System.out.println("The triple (handsome_JJ, ncmod, wonderfully_RR) occurs " + semModel.getTripleCount("handsome_JJ", "ncmod", "wonderfully_RR") + " times."); 
        System.out.println("handsome_JJ occurs as a head in a dependency relation " + semModel.getTripleCount("handsome_JJ", null, null) + " times."); 

        // If we wish, we can save and load the model
        //semModel = new SemModel(false, "mymodel");

        // We make the tensor symmetric. For saving both memory and disk space, the relations are only saved in one direction (head,>rel,dep). However, for our vector space, we might want to use (dep,<rel,head) as well.

        // We construct a new vector space, using the PMI weighting scheme. The PMI_LIM scheme discards features that occur only once.
        VectorSpace vectorSpace = new VectorSpace(semModel, VectorSpace.WEIGHT_PMI_LIM, true);

        // Constructing a new SimFinder object which will help us find similarities.
        SimFinder simFinder = new SimFinder(vectorSpace);
        System.out.println("Similarity score for cosine(handsome_JJ, pretty_JJ): " + simFinder.getScore(SimMeasure.COSINE, "handsome_JJ", "pretty_JJ"));
        System.out.println("Similarity score for clarkeDE(handsome_JJ, pretty_JJ): " + simFinder.getScore(SimMeasure.CLARKE_DE, "handsome_JJ", "pretty_JJ"));
        System.out.println("Similarity score for clarkeDE(pretty_JJ, handsome_JJ): " + simFinder.getScore(SimMeasure.CLARKE_DE, "pretty_JJ", "handsome_JJ"));

        // Finding the most similar words to "woman_NN1"
        // First, we add it to the list of "main" words. This would usually contain all the words that we want to run hyponym generation on.
        LinkedHashSet<String> mainWords = new LinkedHashSet<String>();

        // Now we create the set of "candidate" words. These will be considered as possible hyponyms to the main words.
        // Various filtering techniques are possible. A smaller set will speed up the process but risks discarding true hyponyms.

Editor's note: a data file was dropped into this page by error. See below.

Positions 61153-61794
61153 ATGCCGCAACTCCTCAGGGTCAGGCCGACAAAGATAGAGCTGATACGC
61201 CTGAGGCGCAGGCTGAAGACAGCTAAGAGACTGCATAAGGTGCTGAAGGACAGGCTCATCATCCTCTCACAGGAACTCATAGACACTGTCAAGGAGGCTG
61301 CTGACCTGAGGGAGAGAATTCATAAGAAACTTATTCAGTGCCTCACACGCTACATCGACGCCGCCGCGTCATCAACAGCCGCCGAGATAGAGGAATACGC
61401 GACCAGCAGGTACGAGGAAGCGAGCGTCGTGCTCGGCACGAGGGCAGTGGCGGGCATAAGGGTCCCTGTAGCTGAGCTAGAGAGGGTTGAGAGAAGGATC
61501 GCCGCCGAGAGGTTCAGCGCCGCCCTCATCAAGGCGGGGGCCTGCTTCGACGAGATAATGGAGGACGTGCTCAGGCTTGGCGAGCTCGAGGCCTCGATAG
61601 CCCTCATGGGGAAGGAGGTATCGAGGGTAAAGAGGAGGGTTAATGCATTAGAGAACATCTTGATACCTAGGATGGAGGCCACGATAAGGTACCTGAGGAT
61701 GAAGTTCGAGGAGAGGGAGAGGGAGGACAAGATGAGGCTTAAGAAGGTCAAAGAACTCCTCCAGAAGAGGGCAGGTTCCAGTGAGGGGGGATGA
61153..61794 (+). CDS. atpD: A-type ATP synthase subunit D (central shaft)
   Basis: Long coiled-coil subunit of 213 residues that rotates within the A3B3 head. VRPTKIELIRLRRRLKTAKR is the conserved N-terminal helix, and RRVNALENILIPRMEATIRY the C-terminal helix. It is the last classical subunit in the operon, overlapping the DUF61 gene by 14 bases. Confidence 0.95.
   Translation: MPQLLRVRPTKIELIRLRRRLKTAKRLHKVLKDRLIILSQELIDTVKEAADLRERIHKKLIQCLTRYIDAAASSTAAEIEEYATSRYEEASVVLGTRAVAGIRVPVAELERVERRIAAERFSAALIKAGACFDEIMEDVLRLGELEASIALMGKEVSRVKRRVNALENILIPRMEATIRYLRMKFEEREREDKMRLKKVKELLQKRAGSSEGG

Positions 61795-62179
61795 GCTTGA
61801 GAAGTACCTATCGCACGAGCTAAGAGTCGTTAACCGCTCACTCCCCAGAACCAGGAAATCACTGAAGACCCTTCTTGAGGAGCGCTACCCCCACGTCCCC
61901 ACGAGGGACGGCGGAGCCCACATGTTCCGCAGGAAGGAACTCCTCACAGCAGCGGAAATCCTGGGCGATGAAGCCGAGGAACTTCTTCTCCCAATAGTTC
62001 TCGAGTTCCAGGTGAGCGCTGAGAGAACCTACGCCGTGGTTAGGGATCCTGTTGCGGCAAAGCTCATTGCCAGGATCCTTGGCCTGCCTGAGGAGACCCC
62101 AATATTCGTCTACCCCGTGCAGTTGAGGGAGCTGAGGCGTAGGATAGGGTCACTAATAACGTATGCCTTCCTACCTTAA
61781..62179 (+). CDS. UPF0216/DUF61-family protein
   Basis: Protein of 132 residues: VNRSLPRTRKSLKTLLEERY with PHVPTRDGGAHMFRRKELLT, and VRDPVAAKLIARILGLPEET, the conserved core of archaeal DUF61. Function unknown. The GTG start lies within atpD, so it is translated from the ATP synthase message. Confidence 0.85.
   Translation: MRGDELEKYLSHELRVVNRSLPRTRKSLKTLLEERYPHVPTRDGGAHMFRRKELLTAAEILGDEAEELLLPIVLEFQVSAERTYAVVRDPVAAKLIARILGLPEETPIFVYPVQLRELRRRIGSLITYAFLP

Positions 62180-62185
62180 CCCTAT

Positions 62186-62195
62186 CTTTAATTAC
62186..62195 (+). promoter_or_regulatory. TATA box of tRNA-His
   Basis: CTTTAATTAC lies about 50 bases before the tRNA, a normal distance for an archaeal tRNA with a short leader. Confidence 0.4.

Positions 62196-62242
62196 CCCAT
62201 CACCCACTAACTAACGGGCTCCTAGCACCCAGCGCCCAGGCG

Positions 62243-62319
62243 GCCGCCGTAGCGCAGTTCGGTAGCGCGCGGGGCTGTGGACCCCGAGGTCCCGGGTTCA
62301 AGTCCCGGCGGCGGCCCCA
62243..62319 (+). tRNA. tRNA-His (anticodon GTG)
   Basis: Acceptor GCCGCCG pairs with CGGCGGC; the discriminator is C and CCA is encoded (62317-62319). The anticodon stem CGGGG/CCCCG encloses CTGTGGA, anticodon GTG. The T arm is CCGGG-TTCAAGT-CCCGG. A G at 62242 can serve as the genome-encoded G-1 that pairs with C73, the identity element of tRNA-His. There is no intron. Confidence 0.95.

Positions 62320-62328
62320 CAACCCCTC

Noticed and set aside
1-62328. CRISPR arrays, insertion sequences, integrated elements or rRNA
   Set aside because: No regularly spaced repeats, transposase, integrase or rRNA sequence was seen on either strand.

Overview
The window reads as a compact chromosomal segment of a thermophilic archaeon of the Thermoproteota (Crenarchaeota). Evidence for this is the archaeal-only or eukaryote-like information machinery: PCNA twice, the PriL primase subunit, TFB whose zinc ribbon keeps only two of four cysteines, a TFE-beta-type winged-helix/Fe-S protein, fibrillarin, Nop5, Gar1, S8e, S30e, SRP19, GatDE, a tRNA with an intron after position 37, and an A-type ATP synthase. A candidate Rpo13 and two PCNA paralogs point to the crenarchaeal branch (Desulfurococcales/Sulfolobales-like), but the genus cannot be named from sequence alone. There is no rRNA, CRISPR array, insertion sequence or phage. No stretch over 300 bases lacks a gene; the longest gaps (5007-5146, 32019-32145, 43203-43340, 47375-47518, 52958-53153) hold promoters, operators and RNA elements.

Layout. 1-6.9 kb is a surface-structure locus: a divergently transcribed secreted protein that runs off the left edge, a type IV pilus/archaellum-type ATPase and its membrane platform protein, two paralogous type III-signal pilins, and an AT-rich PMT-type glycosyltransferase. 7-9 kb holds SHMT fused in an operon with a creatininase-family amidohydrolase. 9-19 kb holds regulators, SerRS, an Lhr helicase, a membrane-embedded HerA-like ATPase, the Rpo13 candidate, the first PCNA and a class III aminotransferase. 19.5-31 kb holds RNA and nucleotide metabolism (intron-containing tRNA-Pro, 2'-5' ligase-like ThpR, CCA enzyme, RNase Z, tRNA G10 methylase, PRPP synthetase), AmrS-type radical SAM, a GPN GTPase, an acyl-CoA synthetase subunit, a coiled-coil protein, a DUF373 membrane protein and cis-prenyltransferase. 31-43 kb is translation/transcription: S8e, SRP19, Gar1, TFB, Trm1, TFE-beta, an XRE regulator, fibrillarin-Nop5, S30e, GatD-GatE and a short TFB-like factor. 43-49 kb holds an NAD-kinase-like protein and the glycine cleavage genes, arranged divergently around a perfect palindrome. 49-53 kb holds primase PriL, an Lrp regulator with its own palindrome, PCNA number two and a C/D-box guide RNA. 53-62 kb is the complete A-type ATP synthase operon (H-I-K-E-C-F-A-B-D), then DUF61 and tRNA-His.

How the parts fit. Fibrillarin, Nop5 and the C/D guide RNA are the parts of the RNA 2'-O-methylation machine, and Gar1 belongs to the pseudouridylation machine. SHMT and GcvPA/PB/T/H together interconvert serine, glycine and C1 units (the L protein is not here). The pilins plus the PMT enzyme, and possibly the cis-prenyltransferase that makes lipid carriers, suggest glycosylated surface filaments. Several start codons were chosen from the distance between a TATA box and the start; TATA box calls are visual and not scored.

// Here we select all words that occur at least 5 times.
        LinkedHashSet<String> candidateWords = new LinkedHashSet<String>();
        for(String word : semModel.getNodeIndex().getIdMap().keySet()){
            if(semModel.getNodeCount(word) >= 5){

        // We run the scoring, getting back a hashmap with all the similarity scores.
        LinkedHashMap<String,LinkedHashMap<String,Double>> scores = simFinder.getScores(mainWords, candidateWords, SimMeasure.COSINE, false, 1);

        // Now we just sort the results and print them out.
        // The results are not especially accurate as we are using a very small corpus for this example.
        System.out.println("The most similar words to woman_NN1:");
        int count = 0;
        for(Entry<String,Double> e : Tools.sort(scores.get("woman_NN1"), true).entrySet()){
            System.out.println(e.getKey() + "\t" + e.getValue());
            if(++count >= 10)

Parse reranking

This library was used for experiments with parse reranking, described in the following paper: Marek Rei & Ted Briscoe (2013). Parser lexicalisation through self-learning. In Proceedings of NAACL-HLT 2013.

The main code for the experiments can be found in sem.apps.parsererank.ParseRerank





This software is distributed under the GNU Affero General Public License version 3. It is distributed in the hope that it will be useful, but WITHOUT ANY WARRANTY; without even the implied warranty of MERCHANTABILITY or FITNESS FOR A PARTICULAR PURPOSE. The authors are not responsible for how it performs (or doesn't). See the GNU Affero General Public License for more details.

You should have received a copy of the GNU Affero General Public License along with this program. If not, see

If you wish to use this software under a different license, feel free to contact me.